mt.exe -manifest funlib.dll.manifest -hashupdate -makecdfs

Next we’ll use the makecat tool from the Windows SDK to create a security catalog:

makecat.exe funlib.dll.manifest.cdf

Finally we sign our newly created security catalog:

signtool.exe /v /t http://timestamp.verisign.com/scripts/timestamp.dll /f sample.pfx /p password funlib.dll.cat

*phew* We’re done setting up everything we need to create an assembly. Now we just go back to our package description and add in a CatFile and Manifest elements.

1 <Package xmlns="http://coapp.org/ns/mkPackage.xsd"
2 Name="FunLib"
3 Version=""
4 Arch="x86">
5 <Publisher Name="Publisher Name" PublicKeyToken="Publisher PKT" />
6 <SharedLib>
7 <Assembly Arch="x86" Src="funlib.dll" Platform="win32">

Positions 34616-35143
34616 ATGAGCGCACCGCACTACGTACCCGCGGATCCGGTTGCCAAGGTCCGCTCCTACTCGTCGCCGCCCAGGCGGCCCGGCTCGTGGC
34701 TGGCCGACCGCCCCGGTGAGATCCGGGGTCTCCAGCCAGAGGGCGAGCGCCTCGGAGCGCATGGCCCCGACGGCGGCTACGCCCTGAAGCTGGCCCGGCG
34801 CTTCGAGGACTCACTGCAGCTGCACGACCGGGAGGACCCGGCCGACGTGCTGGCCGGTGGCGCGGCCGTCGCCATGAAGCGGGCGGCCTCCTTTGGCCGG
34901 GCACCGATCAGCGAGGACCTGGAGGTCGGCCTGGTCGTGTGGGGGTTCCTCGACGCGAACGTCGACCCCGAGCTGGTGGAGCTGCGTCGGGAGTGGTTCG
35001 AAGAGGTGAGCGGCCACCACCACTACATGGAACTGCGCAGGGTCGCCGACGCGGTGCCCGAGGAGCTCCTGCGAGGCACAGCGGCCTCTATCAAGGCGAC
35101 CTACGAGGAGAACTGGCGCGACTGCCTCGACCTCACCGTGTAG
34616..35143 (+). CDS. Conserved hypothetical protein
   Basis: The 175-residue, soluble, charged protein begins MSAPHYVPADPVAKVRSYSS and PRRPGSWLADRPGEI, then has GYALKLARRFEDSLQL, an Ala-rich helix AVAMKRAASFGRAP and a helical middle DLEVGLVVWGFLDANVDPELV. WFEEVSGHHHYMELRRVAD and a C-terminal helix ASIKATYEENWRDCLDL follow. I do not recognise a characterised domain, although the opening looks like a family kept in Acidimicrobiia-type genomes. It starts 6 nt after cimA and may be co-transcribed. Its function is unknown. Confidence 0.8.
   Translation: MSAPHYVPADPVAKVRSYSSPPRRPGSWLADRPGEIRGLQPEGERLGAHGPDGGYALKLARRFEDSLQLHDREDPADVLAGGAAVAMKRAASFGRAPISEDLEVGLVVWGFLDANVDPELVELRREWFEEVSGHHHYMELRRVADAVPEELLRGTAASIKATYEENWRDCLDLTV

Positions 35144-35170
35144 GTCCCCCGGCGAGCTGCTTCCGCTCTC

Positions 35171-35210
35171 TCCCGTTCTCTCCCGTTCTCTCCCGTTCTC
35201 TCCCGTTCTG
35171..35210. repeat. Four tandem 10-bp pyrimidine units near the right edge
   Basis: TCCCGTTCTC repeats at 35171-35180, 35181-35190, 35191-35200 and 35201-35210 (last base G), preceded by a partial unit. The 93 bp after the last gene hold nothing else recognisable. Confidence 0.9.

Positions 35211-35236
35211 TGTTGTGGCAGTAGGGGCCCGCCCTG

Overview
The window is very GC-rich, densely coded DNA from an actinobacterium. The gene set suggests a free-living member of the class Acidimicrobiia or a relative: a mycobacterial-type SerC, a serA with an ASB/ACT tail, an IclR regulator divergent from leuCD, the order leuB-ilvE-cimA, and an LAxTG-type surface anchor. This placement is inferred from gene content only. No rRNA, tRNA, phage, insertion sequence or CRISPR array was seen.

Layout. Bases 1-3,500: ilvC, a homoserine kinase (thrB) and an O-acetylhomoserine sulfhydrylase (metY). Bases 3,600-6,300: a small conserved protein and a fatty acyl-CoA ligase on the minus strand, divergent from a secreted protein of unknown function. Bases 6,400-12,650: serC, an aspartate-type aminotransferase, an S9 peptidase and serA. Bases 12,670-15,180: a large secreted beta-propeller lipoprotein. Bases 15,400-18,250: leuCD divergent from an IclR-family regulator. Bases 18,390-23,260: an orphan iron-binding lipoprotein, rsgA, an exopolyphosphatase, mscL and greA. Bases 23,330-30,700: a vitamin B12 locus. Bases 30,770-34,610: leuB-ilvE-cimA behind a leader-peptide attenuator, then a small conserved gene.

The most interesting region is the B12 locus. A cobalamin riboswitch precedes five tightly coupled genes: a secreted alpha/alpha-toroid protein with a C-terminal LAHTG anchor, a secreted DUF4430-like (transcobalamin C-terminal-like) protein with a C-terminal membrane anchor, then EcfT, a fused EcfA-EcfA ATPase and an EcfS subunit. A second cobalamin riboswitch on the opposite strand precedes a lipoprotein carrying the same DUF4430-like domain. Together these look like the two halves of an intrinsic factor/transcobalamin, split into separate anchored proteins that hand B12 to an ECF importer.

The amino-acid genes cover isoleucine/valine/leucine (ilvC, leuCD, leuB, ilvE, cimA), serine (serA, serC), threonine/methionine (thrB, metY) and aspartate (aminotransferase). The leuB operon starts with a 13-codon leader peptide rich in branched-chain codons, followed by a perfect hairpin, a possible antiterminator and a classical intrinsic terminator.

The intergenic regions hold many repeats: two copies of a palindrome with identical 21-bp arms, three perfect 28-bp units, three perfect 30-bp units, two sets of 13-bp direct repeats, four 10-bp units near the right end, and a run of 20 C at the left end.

8 <Manifest Src="funlib.dll.manifest"/>
9 <CatFile Src="funlib.dll.cat" />
10 </Assembly>
11 </SharedLib>
12 </Package>
Your first package description is done! It’s time to run mkPackage and create your package:
mkPackage.exe --pfx-file=sample.pfx --pfx-password=password funlib.xml

You should have an MSI outputted which is your CoApp package. If you double click on the file, it will attempt to download and install the coapp-engine and install itself. Since the coapp-engine doesn’t currently exist, this won’t work. If you want to just see the msi install for testing right now, run this from the command line:

msiexec /i <name of msi file> COAPP_INSTALLED=1

ONLY DO THIS FOR TESTING BEFORE COAPP-ENGINE IS AVAILABLE! If you do this after that, you could cause a bunch of problems with your system!

But that was way too hard!

Yeah, we know. The SmartManifest program in development will handle a bunch of those steps, including the creating of the manifest and security catalog and signing the assembly, as well as adding in the CatFile, Manifest and Publisher elements for you. Once that’s around all you’ll have to do is create your package’s xml description, call SmartManifest and mkPackage and you’ll have a nice new CoApp Package available.